SABCA found that three of our butterflies are extinct and a further 60 species and subspecies are threatened with extinction. Also, half of our butterflies are endemic to the region, i.e. they occur nowhere else in the world. Most of our threatened butterflies occur in the grassland and fynbos biomes. The main threats to our butterflies are habitat degradation (e.g. invasive alien vegetation) and habitat loss (e.g. urbanisation and agriculture).

SABCA was a great success, and it raised public awareness of butterflies to a new level. But it tended to raise more questions than it answered, and of course it was limited to butterflies which make up less than 10% of the Lepidoptera; the rest being moths.

Buttermoths belong to one of the most diverse order of insects, Lepidoptera, with butterflies being the most popular of all insect groups. South Africa has a high diversity of buttermoth species, with about 8 500 described for the region. Of these just about 660 are butterflies. Although moths form over 90% of the Lepidoptera fauna, they have been largely over-looked in conservation studies. Buttermoths have highly specialised larval host requirements, which therefore impacts on a significant proportion of plant species. Buttermoths are important pollinators, especially for fruit trees, and they are also meaningful indicators of ecosystem health. It is therefore imperative that they are monitored and conserved.

For more information on SALCA and on how to participate, please contact:

Function

Name

E-mail

SALCA Project Leader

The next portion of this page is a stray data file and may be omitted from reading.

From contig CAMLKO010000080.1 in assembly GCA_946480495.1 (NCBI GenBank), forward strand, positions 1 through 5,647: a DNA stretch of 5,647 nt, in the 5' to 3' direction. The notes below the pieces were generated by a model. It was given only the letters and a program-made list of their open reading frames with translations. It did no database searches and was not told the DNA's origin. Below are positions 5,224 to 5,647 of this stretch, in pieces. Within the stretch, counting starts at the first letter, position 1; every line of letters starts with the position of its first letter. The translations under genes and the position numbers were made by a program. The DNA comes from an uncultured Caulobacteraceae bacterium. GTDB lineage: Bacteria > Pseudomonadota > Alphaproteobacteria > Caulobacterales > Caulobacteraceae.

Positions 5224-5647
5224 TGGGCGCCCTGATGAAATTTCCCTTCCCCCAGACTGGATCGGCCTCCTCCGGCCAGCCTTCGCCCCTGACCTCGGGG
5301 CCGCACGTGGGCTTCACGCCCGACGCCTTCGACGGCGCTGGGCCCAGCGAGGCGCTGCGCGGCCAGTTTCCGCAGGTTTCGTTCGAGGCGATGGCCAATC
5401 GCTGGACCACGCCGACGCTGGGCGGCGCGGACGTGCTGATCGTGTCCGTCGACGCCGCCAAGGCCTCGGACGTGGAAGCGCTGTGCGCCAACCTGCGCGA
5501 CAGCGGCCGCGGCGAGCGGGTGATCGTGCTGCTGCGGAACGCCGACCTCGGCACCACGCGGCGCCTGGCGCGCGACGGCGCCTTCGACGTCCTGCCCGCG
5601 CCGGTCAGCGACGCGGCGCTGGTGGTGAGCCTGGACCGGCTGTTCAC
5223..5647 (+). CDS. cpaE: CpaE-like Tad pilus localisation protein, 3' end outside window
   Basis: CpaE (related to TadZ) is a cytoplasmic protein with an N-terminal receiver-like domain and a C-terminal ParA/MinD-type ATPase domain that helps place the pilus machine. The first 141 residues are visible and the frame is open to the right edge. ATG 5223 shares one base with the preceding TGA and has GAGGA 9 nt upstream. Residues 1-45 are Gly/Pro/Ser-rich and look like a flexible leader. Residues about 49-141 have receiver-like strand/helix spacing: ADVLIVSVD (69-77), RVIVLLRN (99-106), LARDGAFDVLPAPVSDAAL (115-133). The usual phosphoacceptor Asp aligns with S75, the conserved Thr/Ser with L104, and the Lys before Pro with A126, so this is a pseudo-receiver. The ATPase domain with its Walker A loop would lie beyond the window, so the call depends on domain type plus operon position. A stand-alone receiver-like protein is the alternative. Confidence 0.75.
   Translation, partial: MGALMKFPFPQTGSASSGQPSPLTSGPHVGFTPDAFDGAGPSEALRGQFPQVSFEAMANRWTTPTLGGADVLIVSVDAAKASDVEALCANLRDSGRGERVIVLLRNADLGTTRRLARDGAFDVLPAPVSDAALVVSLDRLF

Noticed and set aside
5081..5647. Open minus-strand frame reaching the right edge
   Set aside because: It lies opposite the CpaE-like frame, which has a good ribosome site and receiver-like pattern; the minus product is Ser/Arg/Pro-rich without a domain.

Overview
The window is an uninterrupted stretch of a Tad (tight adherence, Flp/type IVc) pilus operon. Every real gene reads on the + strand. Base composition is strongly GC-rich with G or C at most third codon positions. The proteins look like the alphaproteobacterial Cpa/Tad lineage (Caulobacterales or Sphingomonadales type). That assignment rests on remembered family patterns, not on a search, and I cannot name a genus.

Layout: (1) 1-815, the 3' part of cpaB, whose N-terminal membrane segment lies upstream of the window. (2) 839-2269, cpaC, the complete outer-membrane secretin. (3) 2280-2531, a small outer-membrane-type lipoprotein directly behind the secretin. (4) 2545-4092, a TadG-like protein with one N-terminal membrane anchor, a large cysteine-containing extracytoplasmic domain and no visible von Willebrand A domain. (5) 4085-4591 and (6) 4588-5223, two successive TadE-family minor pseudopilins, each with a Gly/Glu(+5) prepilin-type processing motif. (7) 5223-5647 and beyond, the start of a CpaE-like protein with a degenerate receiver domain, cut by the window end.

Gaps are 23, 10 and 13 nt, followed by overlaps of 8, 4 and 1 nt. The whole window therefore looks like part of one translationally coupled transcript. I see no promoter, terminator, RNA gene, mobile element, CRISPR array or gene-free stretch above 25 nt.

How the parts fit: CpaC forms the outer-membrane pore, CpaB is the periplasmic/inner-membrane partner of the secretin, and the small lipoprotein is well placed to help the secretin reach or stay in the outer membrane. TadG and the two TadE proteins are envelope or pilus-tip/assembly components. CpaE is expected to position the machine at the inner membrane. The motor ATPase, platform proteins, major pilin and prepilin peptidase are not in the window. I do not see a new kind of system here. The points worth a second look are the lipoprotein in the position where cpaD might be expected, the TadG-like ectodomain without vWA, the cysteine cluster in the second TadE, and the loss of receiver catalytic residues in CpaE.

Dave Edge

orachrysops@gmail.com

SALCA Project Manager

Silvia Mecenero (Kirkman)

silviakirkman@gmail.com

Provincial Leader Gauteng

Martin Lunderstedt

martlunders@webmail.co.za

Provincial Leader North-West

Jeremy Dobson

jchdobson@gmail.com

Provincial Leader Limpopo

André Coetzer

andre@neutedop.co.za

Provincial Leader Mpumalanga

André Coetzer

andre@neutedop.co.za

Provincial Leader Free State

Reinier Terblanche

reinierf.terblanche@gmail.com

Provincial Leader KwaZulu-Natal

Kevin Cockburn

pidelta@gom.co.za

Provincial Leader Western Cape

Andrew Morton

bluebottle@wol.co.za

Provincial Leader Eastern Cape

Ernest Pringle

epringle@eastcape.net

Provincial Leader Northern Cape

Reinier Terblanche

reinierf.terblanche@gmail.com

Provincial Leader Southern Cape

Dave Edge

orachrysops@gmail.com

SALCA moth expert (contact for more info on moths)

Hermann Staude

Hermann@busmark.co.za

SALCA IT manager

Bennie Coetzer

bennie@neutedop.co.za

SALCA IT manager

André Coetzer

andre@neutedop.co.za

SALCA Taxon Authors: Butterflies

Adrian Armstrong, Jonathan Ball, Justin Bode, Kevin Cockburn, Andre Coetzer, Bennie Coetzer, Chris Dobson, Jeremy Dobson, Dave Edge, Alan Gardiner, Graham Henning, Andrew Morton, Ernest Pringle, Fanie Rautenbach, Harald Selb, Reinier Terblanche, Mark Williams, Steve Woodhall.

 

SALCA Taxon Authors: Moths

Hermann Staude, Martin Krüger.